How being single until my late 20s helped me grow

Something that comes out again and again with striking regularity, a bit like spring, is the flood of blog posts on the Christian blogosphere about praying for a husband (I’ve seen very little about praying for a wife). They usually take one of three approaches: a) it’s OK to pray asking for a husband, because the Lord gives you the desire of your hearts (not what that verse means, btw); b) it’s not OK to pray asking for a husband, pray for him whoever he is and his needs instead; c) it’s OK to do both a) and b).

I find b) quite admirable in a way, but problematic because it assumes there is a husband to pray for in your future. I guess one can pray for a future husband if it is the Lord’s will that I have one, which I have done the summer before meeting the poor man himself. I have mixed feelings about a) because it depends on the way one goes about it. I don’t think there is anything wrong in pouring your heart out to the Father about your desire to be married, but anything that amounts to putting in an order for a perfect husband is problematic. I’m a big fan of the first interpretation of it, bearing in mind that the verse people love to quote (Psalm 37:4) isn’t like the Genie in the lamp making your wish come true, but about the desires themselves being God-given. If you have a desire in your heart that is still unfulfilled, it sucks big time, and requires such faith and strength to keep trusting and waiting patiently I can’t but be in awe of my brothers and sisters in that predicament.

This brings me to the topic of this post, which is not so much a lesson or advice column on how to use your single years but a reflection on my experience of how my single years shaped the kind of wife I am now. I know there is a lot more shaping to come, but singlehood and then engagement have been a journey closer to the woman that God made me to be, and being a wife is the next step on that journey. However, in the way nobody in their right minds runs a marathon after being a couch potato for 30 years, you don’t get to be a wife without building on the life experiences that come before it.

I wish I had the insight to pray to become the wife my husband needed, instead of realising one day that spending the rest of your life with one person is an immense project, and then binge-read everything Dr Gottman ever wrote. It’s even more strange that I never thought of it given how bad my parents’ marriage has always been, and how much I have always thought it was a lot more to do with my mother’s insane expectation than my father’s behaviour.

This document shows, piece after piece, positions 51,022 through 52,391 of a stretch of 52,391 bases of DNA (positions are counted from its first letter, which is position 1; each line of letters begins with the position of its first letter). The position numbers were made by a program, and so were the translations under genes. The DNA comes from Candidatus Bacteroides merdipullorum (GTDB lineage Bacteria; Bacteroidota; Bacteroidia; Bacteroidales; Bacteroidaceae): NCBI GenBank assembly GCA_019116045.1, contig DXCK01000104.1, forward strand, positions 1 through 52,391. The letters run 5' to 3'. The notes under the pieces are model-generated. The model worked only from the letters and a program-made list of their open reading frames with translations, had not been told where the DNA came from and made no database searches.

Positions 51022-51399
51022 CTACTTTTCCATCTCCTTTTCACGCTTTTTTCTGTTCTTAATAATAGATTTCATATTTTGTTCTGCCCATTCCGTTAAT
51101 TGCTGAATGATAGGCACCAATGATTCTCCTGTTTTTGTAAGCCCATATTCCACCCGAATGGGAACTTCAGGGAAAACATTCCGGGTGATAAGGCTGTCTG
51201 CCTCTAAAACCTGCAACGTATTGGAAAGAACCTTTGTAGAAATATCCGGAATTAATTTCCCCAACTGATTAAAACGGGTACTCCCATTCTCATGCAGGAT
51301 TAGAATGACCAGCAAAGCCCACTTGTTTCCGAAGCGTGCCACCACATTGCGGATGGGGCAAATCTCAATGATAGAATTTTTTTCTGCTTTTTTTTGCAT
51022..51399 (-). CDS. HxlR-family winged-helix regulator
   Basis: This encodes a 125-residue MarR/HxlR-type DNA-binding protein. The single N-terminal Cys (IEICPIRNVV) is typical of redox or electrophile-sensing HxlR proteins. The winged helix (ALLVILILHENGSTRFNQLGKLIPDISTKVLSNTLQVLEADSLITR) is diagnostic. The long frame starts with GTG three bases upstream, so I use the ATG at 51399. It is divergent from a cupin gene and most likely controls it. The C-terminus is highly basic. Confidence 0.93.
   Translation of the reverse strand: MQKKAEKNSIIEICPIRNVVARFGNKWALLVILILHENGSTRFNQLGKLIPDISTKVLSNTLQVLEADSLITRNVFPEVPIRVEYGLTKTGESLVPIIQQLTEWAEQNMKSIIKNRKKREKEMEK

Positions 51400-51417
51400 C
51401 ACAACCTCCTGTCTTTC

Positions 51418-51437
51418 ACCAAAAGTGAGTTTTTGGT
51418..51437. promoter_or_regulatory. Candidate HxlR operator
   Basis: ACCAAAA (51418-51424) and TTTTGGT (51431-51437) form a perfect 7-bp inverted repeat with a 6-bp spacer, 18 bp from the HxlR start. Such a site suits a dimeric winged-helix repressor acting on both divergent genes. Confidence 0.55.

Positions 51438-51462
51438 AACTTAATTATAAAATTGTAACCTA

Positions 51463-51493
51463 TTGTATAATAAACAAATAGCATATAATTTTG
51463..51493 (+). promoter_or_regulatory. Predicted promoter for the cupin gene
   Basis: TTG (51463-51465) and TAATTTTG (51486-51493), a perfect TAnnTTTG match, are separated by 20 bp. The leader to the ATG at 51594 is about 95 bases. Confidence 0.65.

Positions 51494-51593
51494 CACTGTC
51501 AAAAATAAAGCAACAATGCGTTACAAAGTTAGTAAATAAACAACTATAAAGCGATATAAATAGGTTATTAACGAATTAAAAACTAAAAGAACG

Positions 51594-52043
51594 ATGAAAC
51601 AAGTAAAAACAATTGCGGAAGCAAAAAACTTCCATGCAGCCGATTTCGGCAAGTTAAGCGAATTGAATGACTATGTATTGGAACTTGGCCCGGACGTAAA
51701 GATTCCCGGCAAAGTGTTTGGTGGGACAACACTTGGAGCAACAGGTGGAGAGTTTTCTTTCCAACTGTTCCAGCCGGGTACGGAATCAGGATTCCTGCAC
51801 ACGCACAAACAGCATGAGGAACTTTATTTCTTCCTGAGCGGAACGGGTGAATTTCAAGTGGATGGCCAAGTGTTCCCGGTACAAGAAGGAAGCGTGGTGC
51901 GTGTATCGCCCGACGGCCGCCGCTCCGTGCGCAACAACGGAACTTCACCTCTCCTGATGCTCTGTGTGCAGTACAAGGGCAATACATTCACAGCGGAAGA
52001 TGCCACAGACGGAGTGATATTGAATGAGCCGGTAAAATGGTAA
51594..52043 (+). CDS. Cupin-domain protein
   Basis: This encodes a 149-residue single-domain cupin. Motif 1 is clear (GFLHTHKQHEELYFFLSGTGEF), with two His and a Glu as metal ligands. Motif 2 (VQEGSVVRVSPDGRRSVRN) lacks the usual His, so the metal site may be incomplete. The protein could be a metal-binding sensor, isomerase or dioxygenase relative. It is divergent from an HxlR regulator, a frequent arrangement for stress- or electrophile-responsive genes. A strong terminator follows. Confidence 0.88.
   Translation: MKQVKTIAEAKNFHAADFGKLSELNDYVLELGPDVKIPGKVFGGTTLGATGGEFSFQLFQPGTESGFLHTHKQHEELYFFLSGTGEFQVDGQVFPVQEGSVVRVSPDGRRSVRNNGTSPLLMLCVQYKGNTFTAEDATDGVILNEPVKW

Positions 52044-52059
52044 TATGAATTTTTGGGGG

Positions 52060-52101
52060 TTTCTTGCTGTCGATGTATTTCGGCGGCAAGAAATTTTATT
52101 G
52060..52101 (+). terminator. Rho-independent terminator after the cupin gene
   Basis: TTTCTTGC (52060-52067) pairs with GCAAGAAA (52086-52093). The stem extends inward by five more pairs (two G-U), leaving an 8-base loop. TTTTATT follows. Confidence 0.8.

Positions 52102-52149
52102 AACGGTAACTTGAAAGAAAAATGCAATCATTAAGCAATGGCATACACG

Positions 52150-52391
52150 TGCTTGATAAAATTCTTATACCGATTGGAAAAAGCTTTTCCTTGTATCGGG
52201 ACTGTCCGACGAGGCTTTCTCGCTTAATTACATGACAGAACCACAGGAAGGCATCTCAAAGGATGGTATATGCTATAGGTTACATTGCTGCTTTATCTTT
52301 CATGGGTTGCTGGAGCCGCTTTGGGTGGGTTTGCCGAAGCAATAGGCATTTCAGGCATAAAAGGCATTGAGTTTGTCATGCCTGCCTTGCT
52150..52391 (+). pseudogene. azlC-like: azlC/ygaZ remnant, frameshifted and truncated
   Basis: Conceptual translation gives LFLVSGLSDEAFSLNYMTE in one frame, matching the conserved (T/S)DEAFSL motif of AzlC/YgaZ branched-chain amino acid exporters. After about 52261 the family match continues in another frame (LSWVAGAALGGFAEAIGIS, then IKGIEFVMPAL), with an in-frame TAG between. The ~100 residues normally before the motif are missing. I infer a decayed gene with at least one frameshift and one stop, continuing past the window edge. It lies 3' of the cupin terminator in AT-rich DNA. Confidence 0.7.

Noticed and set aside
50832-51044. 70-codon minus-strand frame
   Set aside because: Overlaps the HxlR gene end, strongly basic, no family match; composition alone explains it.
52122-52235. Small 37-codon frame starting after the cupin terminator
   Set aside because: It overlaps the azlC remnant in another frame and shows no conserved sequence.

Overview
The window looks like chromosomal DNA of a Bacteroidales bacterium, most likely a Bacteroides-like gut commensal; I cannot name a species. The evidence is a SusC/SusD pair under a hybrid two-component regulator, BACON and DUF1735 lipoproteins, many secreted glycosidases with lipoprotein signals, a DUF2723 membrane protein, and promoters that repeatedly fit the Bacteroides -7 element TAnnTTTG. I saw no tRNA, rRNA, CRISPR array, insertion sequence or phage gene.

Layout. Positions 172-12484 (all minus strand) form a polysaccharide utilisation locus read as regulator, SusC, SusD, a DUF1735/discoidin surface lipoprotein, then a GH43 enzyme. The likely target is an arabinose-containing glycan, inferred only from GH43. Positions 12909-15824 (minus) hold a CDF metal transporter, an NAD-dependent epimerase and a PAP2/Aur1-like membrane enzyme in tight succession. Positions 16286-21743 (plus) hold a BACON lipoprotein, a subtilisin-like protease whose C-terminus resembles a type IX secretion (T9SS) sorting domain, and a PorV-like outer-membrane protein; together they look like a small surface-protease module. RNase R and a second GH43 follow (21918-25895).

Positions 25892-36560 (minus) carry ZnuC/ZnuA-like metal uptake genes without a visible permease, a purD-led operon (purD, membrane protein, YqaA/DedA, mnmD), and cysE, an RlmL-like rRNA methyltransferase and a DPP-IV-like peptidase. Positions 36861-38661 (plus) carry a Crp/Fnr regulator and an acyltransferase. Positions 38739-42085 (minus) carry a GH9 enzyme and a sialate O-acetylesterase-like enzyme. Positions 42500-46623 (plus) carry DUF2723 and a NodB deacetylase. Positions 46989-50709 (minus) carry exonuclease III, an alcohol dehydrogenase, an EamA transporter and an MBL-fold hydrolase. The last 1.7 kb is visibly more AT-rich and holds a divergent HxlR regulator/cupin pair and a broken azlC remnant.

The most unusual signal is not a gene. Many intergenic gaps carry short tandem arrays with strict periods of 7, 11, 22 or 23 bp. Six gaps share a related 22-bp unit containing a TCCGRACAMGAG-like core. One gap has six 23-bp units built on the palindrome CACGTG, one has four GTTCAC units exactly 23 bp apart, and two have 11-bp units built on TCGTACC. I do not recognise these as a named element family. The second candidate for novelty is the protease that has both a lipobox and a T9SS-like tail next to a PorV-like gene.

I know I am difficult to live with: there is a method to my madness, and I have found it incredibly hard to make space for someone else in my flat. Not exploding when I find socks on the bathroom floor takes every ounce of restraint I have got (courtesy of years praying for patience, btw).

Still, the biggest way in which I had to grow was letting go of my independence. Knowing that if I’m not in the mood to cook or do the dishes it’s not just me who goes hungry, that I can’t come and go as I please, that I can’t turn on Spotify at 7am or watch films until 2am because I can’t sleep and I have gone around the full 20 mystery rosary album of the Dominican Sisters of Mary, Mother of the Eucharist twice already (an issue easily solved by a sleep headband with built-in speakers).

When you spend more than 20 years of your life feeling like you have something to prove, it’s hard to let go of that and the need to do it all that comes from it. It takes two to tango, as they say, and that’s easy enough, but it can be difficult not to want to be the lead all the time. I wish I had opened my heart to the Lord to work in me a lot sooner, because being thrown in the water when you don’t know how to swim and having to learn or sink isn’t a fun situation to be in.

At the same time, there are things that I have learnt while single that clearly make a late marriage beneficial for me. I have learnt that my value does not rest in being liked or loved by a man. I have learnt to take care of myself because who knows what’s going to happen in our life, I may have to fend for myself again. I have learnt how to take care of others, which will come in handy if any children come along, instead of having to learn how to do that when thrown into the waters of motherhood. I know who I am, and what I want, and what is a red flag. I know when my behaviour is getting toxic so I can stop it before it’s too late. I know that I have to rely on God’s grace every minute of every day, because I’m really a mess otherwise.

There are many women whom I admire who married young and have built successful families while growing themselves too, but that’s not the person I was and I am grateful that my calling allowed me the chance to catch up with them, even if it took the best part of a decade.

Today’s blog post has been part of the Love Blog Challenge 2020 on the subject “Growth”. Find the rest of the series here

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  1. This is a lovely and insightful post. In our house we, too, look for the moments that teach us and are thankful to learn what helps us do and be better.
    Also, I love your reflection on praying to prepare your own self to be a patient wife. That’s learning right there, too, eh? Thanks for joining in, I look forward to reading more of your love blog adventures. 🙂

  2. I agree with Mardra – both lovely and insightful. As well-married twice, I believe you have all the right “ingredients” – as well as a willingness to grow – to make marriage a blessing. All the best, xoxox

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